Readers of "The Seven Against Thebes" might enjoy this little introduction to the themes and personalities in ths play.
Aeschylus wrote this play for presentation in 467 BC, where it won first prize in the tragedy division of the annual Athenian dramatic contest.
Before Aeschylus, Greek plays featured a single character in dialogue with the chorus. Aeschylus is supposed to have originated the idea of having a second character onstage (Eteocles and the scout, Antigone and Ismene), talking with each other.
Before we had reliable birth control, population pressures made war between neighboring communities inevitable. Whole towns would be enslaved or exterminated so that the conquerors could expand. The chorus in "The Seven Against Thebes" describes, in vivid detail, what happened to the conquered people.
Real security was offered only by the "empires", i.e., huge protection rackets such as contemporary Persia. In return for keeping peace, empires would bleed communities of their resources. And even this security was only temporary, since empires themselves often were at war with each other. When Aeschylus wrote this play, the Athenians and Spartans had just successfully resisted Persia's attempts at domination. The Greeks felt that this represented a triumph for a freer way fo life. In Sparta, independence was maintained by an extremely disciplined military culture. Athens, by contrast, experimented with democracy and cultural innovation. The question, "What is the best form of government?" was on everybody's mind.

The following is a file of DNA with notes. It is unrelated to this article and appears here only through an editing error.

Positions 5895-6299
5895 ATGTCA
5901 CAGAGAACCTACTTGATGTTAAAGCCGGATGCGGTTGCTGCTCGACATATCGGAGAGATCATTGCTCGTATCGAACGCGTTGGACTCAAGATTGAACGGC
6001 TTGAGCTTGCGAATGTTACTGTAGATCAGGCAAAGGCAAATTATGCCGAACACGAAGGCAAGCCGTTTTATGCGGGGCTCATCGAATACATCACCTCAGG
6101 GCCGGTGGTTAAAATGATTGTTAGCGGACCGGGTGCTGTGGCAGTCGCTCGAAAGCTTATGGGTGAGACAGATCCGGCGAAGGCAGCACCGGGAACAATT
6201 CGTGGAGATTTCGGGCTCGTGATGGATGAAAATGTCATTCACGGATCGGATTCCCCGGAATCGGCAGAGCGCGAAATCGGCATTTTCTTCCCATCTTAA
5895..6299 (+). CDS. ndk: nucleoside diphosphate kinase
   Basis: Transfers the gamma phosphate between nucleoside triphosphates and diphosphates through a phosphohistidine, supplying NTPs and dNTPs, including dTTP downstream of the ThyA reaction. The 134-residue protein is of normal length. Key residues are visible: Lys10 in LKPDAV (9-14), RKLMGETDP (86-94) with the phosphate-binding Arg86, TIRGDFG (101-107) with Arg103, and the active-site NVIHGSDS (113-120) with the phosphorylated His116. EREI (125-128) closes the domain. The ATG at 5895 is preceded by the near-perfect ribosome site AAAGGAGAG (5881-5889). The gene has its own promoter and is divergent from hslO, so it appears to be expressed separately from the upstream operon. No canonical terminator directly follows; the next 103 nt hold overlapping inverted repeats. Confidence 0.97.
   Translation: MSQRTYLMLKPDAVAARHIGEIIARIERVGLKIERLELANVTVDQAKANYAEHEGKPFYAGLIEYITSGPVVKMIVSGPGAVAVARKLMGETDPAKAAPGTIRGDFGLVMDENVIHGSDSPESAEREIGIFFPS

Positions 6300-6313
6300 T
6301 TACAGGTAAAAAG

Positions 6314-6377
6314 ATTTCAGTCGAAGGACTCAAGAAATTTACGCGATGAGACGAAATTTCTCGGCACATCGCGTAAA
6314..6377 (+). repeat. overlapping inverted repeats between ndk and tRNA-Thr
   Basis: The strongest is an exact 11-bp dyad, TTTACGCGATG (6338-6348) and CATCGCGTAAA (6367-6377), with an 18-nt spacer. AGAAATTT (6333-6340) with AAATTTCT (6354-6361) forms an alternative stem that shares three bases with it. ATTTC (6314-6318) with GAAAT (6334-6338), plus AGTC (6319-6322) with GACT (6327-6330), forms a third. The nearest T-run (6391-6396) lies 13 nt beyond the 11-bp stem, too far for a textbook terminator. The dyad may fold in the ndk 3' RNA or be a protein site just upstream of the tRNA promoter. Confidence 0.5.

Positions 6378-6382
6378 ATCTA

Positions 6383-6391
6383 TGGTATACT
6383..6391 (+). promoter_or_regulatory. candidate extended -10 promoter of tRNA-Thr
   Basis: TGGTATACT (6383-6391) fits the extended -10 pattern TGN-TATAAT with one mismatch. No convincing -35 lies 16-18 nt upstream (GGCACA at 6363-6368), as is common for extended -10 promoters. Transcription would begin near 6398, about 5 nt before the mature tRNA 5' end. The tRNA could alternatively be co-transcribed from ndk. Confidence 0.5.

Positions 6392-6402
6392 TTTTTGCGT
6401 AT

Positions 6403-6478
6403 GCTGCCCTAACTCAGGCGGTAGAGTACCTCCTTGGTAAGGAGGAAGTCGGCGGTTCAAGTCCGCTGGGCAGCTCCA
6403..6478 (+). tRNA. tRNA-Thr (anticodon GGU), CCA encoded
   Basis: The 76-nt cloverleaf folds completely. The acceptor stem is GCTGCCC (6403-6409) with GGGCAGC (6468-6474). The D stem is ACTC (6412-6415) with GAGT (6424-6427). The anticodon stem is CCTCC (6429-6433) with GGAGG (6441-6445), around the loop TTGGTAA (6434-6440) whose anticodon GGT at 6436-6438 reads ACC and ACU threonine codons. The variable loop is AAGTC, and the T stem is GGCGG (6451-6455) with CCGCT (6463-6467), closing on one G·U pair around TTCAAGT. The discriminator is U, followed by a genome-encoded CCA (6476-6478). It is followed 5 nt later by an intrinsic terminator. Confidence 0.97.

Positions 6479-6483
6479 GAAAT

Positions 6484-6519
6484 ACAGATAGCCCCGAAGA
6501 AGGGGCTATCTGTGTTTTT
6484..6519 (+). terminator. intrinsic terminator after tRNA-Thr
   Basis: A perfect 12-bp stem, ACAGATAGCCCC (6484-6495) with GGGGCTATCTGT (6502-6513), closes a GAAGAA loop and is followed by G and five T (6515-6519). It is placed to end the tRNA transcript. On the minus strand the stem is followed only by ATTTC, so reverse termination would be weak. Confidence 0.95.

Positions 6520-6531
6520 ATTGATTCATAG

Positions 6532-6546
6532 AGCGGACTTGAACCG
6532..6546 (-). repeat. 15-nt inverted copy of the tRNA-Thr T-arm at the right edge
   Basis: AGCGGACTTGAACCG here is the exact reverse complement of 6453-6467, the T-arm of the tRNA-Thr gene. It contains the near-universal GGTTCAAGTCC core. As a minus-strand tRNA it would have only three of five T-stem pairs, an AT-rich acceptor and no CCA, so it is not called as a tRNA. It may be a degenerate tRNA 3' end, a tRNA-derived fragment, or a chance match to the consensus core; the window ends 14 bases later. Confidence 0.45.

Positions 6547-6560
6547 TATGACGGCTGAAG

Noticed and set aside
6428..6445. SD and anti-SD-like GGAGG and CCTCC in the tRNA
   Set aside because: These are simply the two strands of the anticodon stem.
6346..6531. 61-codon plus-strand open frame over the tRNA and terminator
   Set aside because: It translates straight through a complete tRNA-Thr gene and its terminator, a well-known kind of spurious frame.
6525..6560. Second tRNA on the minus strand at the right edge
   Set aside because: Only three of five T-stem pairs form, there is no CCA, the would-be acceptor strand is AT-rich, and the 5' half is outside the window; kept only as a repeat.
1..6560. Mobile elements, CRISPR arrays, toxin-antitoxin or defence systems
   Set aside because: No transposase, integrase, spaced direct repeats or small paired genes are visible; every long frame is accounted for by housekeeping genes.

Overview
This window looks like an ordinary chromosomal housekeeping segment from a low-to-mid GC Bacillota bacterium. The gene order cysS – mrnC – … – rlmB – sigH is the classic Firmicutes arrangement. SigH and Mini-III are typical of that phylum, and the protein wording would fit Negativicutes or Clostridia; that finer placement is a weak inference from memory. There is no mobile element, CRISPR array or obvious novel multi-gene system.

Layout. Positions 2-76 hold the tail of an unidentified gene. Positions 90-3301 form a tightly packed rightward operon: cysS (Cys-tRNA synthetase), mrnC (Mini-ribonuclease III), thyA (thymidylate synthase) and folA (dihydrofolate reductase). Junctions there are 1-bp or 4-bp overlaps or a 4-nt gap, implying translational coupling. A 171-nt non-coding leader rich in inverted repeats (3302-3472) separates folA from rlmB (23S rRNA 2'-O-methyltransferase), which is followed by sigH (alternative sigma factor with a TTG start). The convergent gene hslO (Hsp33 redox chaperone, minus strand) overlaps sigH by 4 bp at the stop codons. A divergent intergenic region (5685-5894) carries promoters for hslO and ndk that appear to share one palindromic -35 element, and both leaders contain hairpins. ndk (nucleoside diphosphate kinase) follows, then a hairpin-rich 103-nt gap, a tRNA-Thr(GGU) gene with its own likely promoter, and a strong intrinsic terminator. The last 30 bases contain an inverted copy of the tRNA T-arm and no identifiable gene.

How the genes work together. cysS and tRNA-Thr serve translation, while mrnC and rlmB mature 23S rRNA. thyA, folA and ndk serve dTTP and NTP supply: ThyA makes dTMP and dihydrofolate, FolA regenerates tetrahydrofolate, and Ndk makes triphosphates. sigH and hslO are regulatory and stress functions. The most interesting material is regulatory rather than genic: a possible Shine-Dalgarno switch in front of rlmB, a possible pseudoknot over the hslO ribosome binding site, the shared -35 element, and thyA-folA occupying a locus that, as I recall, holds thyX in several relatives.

We don't know how much of Aeschylus's play about the Greek town of Thebes is history. But the story of "The Seven Against Thebes" was extremely popular in classical times. It seems reasonable to think that people remembered that Thebes once withstood a massive onslaught by her neighbors, with the common pretense of it being a war of royal succession.
We don't know whether there were really seven allies, or whether this has something to do with the fact that Thebes supposedly had seven gates in her fortifications. Of course it is only required to breach one gate. Whether it is wiser to have everybody attack a single gate, or to have seven different commands attack seven different gates (thus leaving soldiers under their own national commanders, and spreading the defenses thin), would be a question for a professional military leader.
According to the classic story, the two sons of Oedipus, Eteocles and Polynices, had agreed to alternate as king year by year. Of course, this was a monumentally bad idea. In the era of primitive city-states, it guaranteed that the government would be unstable, and invited foreign attack. But for some reason, the town went along with it.
Eteocles ruled for the first year. As the end of the year approached, Eteocles let it be known that he would remain king. He had a stable government, and he thought it was not in the interest of his city (or his own interest) to give Polynices his turn.
Polynices took advantage of the situation. By making promises, he gathered an alliance of the surrounding Greek towns ("the Argives") to take Thebes and replace Eteocles's administration permanently. Those who allied against Thebes hoped to gain control of it at little cost.